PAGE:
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[503] Secession and clung to the Union; but there was not an earnest devotee of human chattelhood — whether in the South or in the North--whether in America or in Europe — whether a Tory aristocrat, scorning and fearing the unwashed multitude, or an Irish hod-carrier, of the latest importation, hating “nay-gurs,” and wishing them all “sint back to Africa, where they belong” --whose heart did not throb in open or secret sympathy with the Slaveholders' Rebellion. Many did this whose judgments told them that Secession was a mistake — a rash, headlong staking of momentous interests on the doubtful chances of a mortal strife that might easily and safely have been avoided; but, after all, the truth remained, that whoever really loved Slavery did not and could not regard the Rebellion otherwise than with tenderness, with forbearance, with that “fellow feeling” that “makes wondrous kind,” and insists that the mistakes it sees and admits shall be regarded and treated with generous allowance. There were thousands in the Free States, never really for bondage, whom party ties and party necessities had held in silent, passive complicity with the Slave Power through years, whose bonds were snapped like glass by the concussion of the first cannon-shot of the war; but whoever was really pro-Slavery was at heart an apologist for if not an active partisan of the Slaveholders' Rebellion — not merely at first, but so long as his affections were unweaned from the grim and gory idol of their early love.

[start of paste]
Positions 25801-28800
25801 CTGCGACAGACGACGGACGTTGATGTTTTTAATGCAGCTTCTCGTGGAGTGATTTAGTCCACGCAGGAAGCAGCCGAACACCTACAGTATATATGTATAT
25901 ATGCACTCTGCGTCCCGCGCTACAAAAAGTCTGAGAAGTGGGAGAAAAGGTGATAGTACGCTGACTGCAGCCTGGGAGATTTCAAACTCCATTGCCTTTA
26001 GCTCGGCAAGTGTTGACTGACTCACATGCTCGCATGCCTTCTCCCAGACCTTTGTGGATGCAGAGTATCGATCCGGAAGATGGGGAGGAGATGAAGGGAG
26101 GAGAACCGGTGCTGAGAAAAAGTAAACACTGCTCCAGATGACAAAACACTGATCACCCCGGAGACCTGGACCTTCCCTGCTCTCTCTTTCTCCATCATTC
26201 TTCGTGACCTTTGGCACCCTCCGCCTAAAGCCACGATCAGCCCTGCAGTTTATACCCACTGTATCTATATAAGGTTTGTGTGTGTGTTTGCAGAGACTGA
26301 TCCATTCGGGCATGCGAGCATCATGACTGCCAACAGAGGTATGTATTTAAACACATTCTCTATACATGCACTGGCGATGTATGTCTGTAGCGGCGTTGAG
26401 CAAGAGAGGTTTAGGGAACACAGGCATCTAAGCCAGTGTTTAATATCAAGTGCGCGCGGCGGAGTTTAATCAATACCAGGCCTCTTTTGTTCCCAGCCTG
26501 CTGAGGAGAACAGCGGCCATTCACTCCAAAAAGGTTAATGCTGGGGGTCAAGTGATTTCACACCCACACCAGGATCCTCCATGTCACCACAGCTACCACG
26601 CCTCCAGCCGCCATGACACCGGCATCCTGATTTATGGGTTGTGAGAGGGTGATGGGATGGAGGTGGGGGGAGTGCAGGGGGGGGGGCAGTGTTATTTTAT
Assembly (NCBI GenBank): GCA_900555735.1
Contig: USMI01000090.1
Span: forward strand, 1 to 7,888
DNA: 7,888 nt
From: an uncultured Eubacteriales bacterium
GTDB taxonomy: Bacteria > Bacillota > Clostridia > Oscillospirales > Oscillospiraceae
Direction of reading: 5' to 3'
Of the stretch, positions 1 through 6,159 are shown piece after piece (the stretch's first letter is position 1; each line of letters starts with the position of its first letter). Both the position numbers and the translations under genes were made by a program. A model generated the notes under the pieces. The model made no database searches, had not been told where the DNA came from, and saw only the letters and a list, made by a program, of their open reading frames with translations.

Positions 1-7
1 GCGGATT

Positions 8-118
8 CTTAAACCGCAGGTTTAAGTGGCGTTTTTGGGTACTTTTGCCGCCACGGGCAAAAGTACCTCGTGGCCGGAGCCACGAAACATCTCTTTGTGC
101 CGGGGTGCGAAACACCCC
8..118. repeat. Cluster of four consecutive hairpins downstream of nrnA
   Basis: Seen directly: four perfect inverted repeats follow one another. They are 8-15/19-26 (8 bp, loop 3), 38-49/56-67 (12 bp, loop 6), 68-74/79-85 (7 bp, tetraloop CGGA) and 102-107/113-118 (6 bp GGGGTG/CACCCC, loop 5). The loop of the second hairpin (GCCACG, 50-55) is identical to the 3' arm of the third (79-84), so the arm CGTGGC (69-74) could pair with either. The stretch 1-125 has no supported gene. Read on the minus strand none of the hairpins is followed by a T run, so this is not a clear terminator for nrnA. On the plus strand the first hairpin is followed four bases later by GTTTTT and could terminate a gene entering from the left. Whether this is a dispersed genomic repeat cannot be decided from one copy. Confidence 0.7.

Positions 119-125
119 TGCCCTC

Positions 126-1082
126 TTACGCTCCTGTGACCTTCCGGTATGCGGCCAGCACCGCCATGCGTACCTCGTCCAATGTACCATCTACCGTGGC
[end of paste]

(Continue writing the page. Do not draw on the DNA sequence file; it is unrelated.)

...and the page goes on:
On the other hand, the Unionists were fettered, their unity threatened, their enthusiasm chilled, their efficiency impaired, by the complication of the struggle with the problem of Slavery. They stood for Law, Order, and Established Right; all which were confidently, plausibly claimed as guarantors of Slavery. They were struggling to preserve the Union; yet their efforts, even in their own despite, tended to unsettle and endanger that which, in the conception of many, was the Union's chief end and function. Even the loyal Millions were not ripe, at the outset — though they might, by a heroic leader, have been surely and rapidly ripened — for stern dealing with the source of all our woes. Hence, the proffer of new concessions, new guarantees to Slavery, backed by vehement protestations of devotion to its chartered rights, which marked the initial stages of the struggle. The reflecting few remembered how kindred professions — doubtless sincere — of unshaken, invincible loyalty to the British Crown, were constantly reiterated by our fathers in all tile earlier stages of their Revolutionary struggle; and how like protestations of loyalty to the throne and person of Louis XVI. were persisted in by the leaders of the French in their great convulsion, down to within a short period of the abolition of the monarchy, closely followed by the execution of the monarch. So history repeats its great lessons, and must, so long as the nature of Man remains essentially unchanged. The Republicans of 1860 purposed no more than the Secessionists a speedy and violent overthrow of Slavery. Each were but instruments in the hands of that benign, inscrutable Power which “shapes our ends, rough-hew them as we will;” but, in their common blindness, the

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